Excellent lens! Equivalent 42mm ( 35mm format ) i actually like this focal range quite a lot, for me it just seems to work with my style of shooting. This lens is sharp wide open at F2 with a slight touch of softness. Fantastic performance on the X-Pro 1. Very good correction of aberrations without light falloff also wide open. Between f2.8 and 5.6 the optical quality is absolutely fantastic. A complex floating lens elements design. Nice bokeh wide open at F2-5.6. The 28mm F2 Minolta MD has great mechanical construction as with other Minolta lenses of this era. This lens is a gem. Hard to find on the used market, get it if you can. The lens balances well but a tiny bit front heavy on the X-Pro 1 but nothing to be concerned about, would be fantastic with the optional grip which will add some extra weight though not in the territory of DSLR’s with comparable focal length. As can be seen on the photo above, its a bit long compared to other Minolta 28mm lenses, its an absolute joy to use, nice smooth rubberized focus grip. Aperture ring has half stops as well…
More reviews of Minolta MF Lenses:
24mm F2.8 Minolta MC
28mm F2 Minolta MD W Rokkor-X
28mm F2.5 Minolta MC W Rokkor SI – 1st Generation
28mm F2.8 & 3.5 Minolta MD/MC/Auto Rokkor
35mm Minolta MD/MC/Auto Rokkor f/2.8
See on blog.ikphotography.com
So after playing with this for weeks, I believe this is probably the maximum that we can get out of the Fuji RAF files until the other developers come up with better understanding of the unique X-Trans CMOS sensor. Now this is still not the most ideal workflow for most people. Pixel Peeping aside, the Fuji X files are fantastic, even in Adobe Lightroom. My goal in this was to get a better understanding of what is going on. I wish I knew how to program, because I’d love to create a simpler way to do this. If there’s anyone out there that is interested in taking what I’ve done and turning into a nice little drag and drop application, I think you’d get a lot of fans.
- Using command line DCRAW: dcraw -a -H 0 -o 4 -q 2 -f -m 15 -g 2.4 12.9 -6 -T
- Convert TIFF file to LAB file in Photoshop
- Resize image 200% with Bicubic Smoother
- Select Lightness Channel under channel panel.
- Select Median filter under Noise in Filter. Select 1 pixel
- Resize image 50% with Bicubic Sharper (Nearest Neighbour is actually a more subtle effect which I kind of prefer)
SilkyPix and RPP both process very similar files and although I know for certain that RPP uses DCRAW, SilkyPix I believe is a proprietary RAW engine. What I do speculate is the chroma smearing is a result of interpolation errors. Much of it can be suppressed with chroma noise reduction without loss of image quality. However one of the big nagging issues was this ‘zipper’ aliasing that was happening. After analyzing the files, it seems specifically the red sub-pixels are causing much of this zipper effect, but also part of the interpolation issues. I was able to get rid of a good portion of the chroma smearing by doing 3×3 multi-pass median filtering through DCRAW…..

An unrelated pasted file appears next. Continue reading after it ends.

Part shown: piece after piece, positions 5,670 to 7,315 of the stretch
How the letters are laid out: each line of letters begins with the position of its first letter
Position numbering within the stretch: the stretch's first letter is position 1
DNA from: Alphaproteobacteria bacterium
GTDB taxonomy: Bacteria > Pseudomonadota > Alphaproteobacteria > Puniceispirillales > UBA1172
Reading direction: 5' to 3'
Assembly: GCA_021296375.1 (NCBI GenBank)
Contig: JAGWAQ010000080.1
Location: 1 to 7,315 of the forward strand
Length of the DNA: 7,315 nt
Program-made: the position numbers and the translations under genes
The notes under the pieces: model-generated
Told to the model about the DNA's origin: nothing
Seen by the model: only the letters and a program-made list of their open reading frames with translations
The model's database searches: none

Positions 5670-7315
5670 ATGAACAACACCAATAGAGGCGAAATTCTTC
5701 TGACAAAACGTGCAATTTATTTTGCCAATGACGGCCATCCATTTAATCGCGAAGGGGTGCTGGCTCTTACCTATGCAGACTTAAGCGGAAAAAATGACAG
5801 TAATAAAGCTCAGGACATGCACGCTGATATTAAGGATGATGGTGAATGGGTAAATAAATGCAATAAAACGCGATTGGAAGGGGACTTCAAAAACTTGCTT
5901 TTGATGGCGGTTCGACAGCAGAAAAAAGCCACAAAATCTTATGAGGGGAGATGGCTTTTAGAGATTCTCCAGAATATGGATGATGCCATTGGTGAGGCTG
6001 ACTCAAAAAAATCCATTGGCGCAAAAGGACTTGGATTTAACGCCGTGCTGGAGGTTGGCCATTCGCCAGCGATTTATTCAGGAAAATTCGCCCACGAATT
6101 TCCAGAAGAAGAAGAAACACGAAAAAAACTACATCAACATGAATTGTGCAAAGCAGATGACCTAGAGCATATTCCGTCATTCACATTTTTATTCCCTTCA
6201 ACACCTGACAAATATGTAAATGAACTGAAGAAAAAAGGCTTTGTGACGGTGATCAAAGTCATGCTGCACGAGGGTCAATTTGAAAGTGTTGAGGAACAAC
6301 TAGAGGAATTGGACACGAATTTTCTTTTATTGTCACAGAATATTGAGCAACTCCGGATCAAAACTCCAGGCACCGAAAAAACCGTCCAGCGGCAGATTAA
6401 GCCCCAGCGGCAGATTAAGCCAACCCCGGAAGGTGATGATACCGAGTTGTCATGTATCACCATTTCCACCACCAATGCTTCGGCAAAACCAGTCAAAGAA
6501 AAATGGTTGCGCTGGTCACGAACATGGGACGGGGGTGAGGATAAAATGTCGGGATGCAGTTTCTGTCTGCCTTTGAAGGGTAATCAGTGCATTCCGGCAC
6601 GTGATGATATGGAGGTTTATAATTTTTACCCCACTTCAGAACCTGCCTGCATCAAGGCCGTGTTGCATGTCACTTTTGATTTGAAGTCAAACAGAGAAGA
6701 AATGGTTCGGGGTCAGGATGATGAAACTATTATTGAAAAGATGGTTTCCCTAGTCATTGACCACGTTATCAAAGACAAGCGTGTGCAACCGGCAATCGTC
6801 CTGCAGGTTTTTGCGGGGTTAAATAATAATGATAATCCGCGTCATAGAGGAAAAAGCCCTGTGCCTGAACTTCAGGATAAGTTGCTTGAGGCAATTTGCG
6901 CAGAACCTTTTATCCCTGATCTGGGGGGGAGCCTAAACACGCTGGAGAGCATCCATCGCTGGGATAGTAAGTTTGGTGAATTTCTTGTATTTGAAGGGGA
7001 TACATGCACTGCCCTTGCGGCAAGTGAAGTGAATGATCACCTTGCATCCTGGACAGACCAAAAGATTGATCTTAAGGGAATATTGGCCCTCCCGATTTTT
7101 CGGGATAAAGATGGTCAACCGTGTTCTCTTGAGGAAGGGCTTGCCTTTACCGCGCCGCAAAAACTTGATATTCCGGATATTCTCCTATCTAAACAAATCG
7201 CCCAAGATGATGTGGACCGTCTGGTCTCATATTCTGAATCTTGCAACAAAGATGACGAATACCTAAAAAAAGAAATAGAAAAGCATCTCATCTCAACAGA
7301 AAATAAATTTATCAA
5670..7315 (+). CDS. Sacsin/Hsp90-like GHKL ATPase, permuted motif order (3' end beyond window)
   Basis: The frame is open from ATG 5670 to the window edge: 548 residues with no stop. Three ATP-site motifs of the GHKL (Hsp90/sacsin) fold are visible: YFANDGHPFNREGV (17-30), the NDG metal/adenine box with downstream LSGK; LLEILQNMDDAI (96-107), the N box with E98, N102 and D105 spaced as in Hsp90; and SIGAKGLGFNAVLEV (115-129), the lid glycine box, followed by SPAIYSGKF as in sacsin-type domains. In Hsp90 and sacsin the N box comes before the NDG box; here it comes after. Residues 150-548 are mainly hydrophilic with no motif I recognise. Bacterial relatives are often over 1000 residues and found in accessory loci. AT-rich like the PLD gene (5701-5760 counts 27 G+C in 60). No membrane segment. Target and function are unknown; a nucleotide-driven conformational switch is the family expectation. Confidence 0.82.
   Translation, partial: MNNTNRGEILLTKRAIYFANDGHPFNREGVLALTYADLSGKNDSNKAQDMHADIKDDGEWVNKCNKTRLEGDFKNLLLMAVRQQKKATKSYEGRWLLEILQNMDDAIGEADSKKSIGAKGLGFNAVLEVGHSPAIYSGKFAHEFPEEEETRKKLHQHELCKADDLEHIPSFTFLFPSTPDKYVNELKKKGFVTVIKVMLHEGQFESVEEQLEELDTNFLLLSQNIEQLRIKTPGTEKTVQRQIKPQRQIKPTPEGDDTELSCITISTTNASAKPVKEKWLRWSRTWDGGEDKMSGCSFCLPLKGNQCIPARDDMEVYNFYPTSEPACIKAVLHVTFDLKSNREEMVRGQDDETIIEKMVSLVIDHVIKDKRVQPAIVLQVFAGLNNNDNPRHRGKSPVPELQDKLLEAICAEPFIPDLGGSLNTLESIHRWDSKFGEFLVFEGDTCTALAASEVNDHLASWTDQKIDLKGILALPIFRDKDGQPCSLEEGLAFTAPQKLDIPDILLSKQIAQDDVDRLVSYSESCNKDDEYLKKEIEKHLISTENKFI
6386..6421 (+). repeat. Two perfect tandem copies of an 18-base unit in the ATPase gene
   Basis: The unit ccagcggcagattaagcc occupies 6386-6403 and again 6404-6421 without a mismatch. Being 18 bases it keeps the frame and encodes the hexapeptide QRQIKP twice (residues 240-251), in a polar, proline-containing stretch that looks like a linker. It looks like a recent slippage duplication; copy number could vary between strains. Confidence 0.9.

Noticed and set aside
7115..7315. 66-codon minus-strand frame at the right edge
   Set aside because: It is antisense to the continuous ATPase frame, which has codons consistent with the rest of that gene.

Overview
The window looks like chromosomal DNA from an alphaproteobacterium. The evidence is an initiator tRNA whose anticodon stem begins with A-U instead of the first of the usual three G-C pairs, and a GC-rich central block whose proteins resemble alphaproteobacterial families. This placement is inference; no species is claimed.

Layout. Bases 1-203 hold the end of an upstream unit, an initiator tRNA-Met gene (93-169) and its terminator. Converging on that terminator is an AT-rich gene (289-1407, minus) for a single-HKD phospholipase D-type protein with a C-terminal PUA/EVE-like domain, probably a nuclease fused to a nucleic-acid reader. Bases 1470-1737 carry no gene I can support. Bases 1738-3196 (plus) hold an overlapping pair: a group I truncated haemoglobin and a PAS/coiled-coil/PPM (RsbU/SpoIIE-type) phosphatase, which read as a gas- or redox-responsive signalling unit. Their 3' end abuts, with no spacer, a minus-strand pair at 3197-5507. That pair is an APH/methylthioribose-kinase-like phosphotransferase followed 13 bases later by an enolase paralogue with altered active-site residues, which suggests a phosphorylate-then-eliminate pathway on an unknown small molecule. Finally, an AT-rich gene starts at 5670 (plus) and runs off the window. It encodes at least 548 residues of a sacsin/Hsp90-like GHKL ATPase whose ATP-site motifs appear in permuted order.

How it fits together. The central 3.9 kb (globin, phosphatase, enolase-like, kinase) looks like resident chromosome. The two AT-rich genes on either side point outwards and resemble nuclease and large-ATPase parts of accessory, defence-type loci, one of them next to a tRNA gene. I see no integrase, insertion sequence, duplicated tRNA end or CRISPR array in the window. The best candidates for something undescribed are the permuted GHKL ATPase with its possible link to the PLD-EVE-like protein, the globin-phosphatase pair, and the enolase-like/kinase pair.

Full article on following Website:
See on www.flickr.com
See on Scoop.it – Fuji X-Pro1
X-Pro1 oder doch lieber die X-E1. Fujifilm macht es einem auf den ersten Blick nicht gerade einfach eine Entscheidung zu treffen. Zu ähnlich scheinen beide Kameras. Beide Modelle haben den selben Bildprozessor und 16.3 Millionen Pixel APS-C X-Trans CMOS Sensor. Beide haben eine Serienbildfolge von sechs Bilder in der Sekunde und zeichnen Full HD Videos mit 24 fps auf. Beide haben ein Metallgehäuse und verwenden das selbe Bajonett für Objektive. Ebenso werden beide aus dem selben Material gefertigt und wie gewohnt auch hochwertig verarbeitet. Damit enden aber auch die Gemeinsamkeiten. Während die X-Pro1 einen Multi-Hybridsucher hat der es ermöglicht zwischen einem optischen und einem elektronischen LCD Sucher mit 1.44 Millionen Bildpunkten hin und her zu schalten, wurde die X-E1 mit einem neuen 2,36 Millionen Pixel OLED Sucher ausgestattet. Dadurch dass das optische Suchersystem fehlt, ist die X-E1 kleiner und schmäler als die X-Pro1. Das macht sich auch auf dem rückseitigen Display der X-E1 mit seinen 2,8″ und 460K gegenüber der X-Pro1 mit 3″ und 1230K bemerkbar…..
Google Translater (ENG):
See on antoninozambito.wordpress.com
See on Scoop.it – Fuji X-Pro1
One of the things that I have found the X-Pro1 has enabled me to explore more is the possibility of a new approach to my jazz photography. Because it is so good in low light shooting at 6400iso, and because it is so unobtrusive in use, I have been able to move amongst musicians in a way that I have not felt able to do before. There is also another ‘low noise’ side of the camera, the sound of the shutter firing is so minimal that it is not like the gun shot of a DSLR. In fact, at the touch of a button, it is totally silent. Musicians concentrating in an empty auditorium can find that sound of a DSLR shutter very distracting – and recording engineers or film crews will threaten to lynch you if you are not careful! Clarinetist Evan Christopher is from New Orleans (although born in California) and is one of the best around. These are two of the images I took at sound checks/recording of his group Django a la Creole a recent concert in Southampton using the 35mm lens at 1/125th @ f1.4. The iso was 6400, and I processed the image in Lightroom 4. I find that Lightroom is great for handling the raw files from the X-Pro1, and the black and white conversions are very simple. The tone control is as good as Evan manages on the clarinet!